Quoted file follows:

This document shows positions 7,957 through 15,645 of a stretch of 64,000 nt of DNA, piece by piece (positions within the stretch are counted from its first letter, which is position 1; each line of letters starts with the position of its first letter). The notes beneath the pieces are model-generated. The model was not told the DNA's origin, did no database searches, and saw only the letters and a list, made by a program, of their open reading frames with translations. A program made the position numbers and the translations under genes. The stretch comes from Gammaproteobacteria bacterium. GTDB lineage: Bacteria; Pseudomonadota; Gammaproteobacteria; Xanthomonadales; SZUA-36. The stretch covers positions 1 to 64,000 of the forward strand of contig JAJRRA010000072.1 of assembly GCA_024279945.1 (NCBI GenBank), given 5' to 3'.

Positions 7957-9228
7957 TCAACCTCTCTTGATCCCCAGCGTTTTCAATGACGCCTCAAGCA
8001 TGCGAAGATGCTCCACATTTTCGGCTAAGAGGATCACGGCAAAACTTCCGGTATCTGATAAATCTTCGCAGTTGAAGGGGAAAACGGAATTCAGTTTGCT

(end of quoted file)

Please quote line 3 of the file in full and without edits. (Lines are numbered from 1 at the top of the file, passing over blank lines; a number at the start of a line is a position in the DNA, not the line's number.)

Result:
7957 TCAACCTCTCTTGATCCCCAGCGTTTTCAATGACGCCTCAAGCA